In short: immigration levels exploded after the pandemic, and public opinion towards migrants soured considerably.

You can see this in the U.S., where Biden has presided over a sharp uptick in migrant encounters at the U.S.-Mexico border...

Graph by the Pew Research Center

...And in the UK, where immigration levels surged during the same period:

Graph by the University of Oxford

Both Americans and Brits have grown angry at their governments for not doing more to stem the tide: an AP/NORC poll in March found that 68% of Americans disapprove of Biden’s handling of the border, while a YouGov poll found that 84% of Brits disapprove of the current Conservative government’s immigration policy.

The salience of immigration has also increased in both countries. In a Gallup poll in February, a plurality of Americans named immigration as the “most important problem” facing the country — a status it had not held since 2019, and which it maintained for the next three months. In the UK, immigration ranks as the second most important issue to voters. Pluralities of both countries say in polls that immigration levels should be decreased.

With similar numbers showing up in other countries, Biden and Starmer are not alone in dropping their pro-immigration stances.

In France, President Emmanuel Macron shepherded through a tough immigration law late last year, dividing his centrist governing coalition. In Germany, even the Green Party is calling for a crackdown on illegal immigration. In Canada, liberal Prime Minister Justin Trudeau acknowledged in April that immigration had to be brought “under control,” a stark reversal from his rhetoric in the past.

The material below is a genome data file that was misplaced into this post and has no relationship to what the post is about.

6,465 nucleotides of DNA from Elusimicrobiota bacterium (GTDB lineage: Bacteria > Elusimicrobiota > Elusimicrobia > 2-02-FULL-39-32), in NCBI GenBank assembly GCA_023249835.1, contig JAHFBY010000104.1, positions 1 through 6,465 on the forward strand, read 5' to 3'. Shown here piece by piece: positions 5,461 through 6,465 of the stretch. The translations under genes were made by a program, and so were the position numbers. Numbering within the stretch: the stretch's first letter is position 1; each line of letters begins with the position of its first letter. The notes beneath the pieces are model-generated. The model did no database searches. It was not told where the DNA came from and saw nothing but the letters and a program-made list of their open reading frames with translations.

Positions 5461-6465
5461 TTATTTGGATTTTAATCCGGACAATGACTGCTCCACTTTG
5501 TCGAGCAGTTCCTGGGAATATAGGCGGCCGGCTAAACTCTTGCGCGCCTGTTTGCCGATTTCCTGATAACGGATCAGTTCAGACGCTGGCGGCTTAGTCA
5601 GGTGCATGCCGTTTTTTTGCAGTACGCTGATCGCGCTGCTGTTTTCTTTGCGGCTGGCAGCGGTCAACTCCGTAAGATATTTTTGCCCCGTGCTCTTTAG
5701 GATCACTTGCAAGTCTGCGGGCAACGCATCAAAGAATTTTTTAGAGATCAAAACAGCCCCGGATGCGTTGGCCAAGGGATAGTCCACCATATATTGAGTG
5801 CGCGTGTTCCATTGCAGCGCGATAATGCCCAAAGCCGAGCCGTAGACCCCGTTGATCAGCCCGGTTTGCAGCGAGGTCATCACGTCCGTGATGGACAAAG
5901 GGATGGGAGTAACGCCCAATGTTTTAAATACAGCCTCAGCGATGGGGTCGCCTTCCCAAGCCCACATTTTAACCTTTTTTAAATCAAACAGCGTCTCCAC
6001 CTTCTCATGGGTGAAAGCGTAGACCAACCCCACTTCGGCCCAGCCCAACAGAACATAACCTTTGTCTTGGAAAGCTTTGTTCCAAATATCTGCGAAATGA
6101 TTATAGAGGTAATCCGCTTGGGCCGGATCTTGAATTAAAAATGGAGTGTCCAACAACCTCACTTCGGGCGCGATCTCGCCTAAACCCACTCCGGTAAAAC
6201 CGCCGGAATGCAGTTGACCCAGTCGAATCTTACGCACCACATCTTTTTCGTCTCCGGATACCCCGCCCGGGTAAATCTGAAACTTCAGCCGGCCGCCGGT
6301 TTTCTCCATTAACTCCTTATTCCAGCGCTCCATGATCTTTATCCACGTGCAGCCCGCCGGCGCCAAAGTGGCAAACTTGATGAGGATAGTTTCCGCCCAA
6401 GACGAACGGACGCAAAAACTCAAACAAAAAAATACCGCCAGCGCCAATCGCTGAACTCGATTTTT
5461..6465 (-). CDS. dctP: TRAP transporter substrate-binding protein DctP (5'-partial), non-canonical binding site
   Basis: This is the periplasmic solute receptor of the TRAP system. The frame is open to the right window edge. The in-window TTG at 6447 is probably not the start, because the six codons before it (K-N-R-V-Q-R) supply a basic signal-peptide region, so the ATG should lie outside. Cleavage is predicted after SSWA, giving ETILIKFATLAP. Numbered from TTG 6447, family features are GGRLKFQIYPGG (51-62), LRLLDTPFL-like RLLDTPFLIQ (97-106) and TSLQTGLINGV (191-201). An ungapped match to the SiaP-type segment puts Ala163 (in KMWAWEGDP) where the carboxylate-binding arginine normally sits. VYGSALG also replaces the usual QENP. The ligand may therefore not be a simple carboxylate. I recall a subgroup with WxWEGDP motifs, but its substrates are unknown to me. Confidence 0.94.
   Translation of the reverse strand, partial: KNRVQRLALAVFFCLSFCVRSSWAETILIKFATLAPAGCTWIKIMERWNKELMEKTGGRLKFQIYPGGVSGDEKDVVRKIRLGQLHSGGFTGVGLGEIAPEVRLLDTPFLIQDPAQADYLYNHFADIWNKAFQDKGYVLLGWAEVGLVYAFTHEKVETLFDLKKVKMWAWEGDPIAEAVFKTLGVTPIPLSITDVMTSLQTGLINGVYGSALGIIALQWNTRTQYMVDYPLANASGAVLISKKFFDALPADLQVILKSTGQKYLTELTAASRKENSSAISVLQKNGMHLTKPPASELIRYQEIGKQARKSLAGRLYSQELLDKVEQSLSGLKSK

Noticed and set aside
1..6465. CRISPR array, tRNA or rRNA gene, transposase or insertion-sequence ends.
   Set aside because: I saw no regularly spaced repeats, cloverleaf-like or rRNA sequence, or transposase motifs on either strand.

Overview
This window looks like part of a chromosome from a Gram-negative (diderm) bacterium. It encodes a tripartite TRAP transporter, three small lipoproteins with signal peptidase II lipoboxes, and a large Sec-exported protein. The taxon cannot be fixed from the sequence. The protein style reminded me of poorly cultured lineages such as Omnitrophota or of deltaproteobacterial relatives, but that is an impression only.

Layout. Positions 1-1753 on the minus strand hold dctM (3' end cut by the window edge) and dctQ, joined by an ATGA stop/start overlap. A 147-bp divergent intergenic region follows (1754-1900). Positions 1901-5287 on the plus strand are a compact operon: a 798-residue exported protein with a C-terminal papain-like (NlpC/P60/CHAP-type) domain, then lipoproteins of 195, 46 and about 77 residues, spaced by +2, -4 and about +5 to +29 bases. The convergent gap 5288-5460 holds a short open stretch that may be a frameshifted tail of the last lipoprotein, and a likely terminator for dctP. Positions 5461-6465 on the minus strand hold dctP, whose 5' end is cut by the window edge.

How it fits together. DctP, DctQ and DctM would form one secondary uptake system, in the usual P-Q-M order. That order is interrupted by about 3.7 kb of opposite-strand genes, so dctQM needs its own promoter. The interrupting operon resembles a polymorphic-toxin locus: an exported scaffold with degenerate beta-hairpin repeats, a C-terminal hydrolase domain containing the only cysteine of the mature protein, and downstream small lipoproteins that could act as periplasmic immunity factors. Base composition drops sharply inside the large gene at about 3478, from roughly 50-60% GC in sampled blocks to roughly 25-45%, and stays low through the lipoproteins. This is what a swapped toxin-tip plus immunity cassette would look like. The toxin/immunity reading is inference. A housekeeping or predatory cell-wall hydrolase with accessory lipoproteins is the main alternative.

These pivots represent center-left leaders’ attempts to solve what has become an urgent dilemma for their parties, as anti-immigration attitudes have helped drive a global class dealignment in which working-class voters have abandoned left-leaning parties and helped fuel the rise of right-wing populists.

In order to regain critical working-class support as sentiments towards migrants sour, and to avoid attacks — used by right-leaning politicians the world over — that they are abetting “open-border” policies, leaders like Biden, Starmer, Macron, and Trudeau have made the same calculation.

It won’t be long before we see whether these pivots meet success, as immigration has become a major theme for many contests in the so-called “Year of Elections,” in which almost half the world’s population is set to cast votes. In addition to the U.S. elections in November and the UK’s in July, elections for the European Parliament (the legislature of the European Union) are due to take place later this week, with a surge in support for right-wing parties possible, partially due to immigration.

In Canada, where immigration is emerging as a key vulnerability for the unpopular Trudeau, elections are likely to be held sometime next year.


More news to know.

Sen. Bob Menendez. (Photo by the New Jersey National Guard)

Donald Trump’s conviction has supercharged his fundraising. Trump’s campaign said Monday that it raised $141 million in May, almost doubling his haul from the month before. More than one-third of the May total ($53 million) came in the 24 hours after he was found guilty of 34 felonies; 25% of the month’s donors had not previously donated to Trump’s 2024 efforts, according to the campaign. By comparison, Trump raised $76 million in April, while Biden raised $51 million. Biden has not yet released his May total.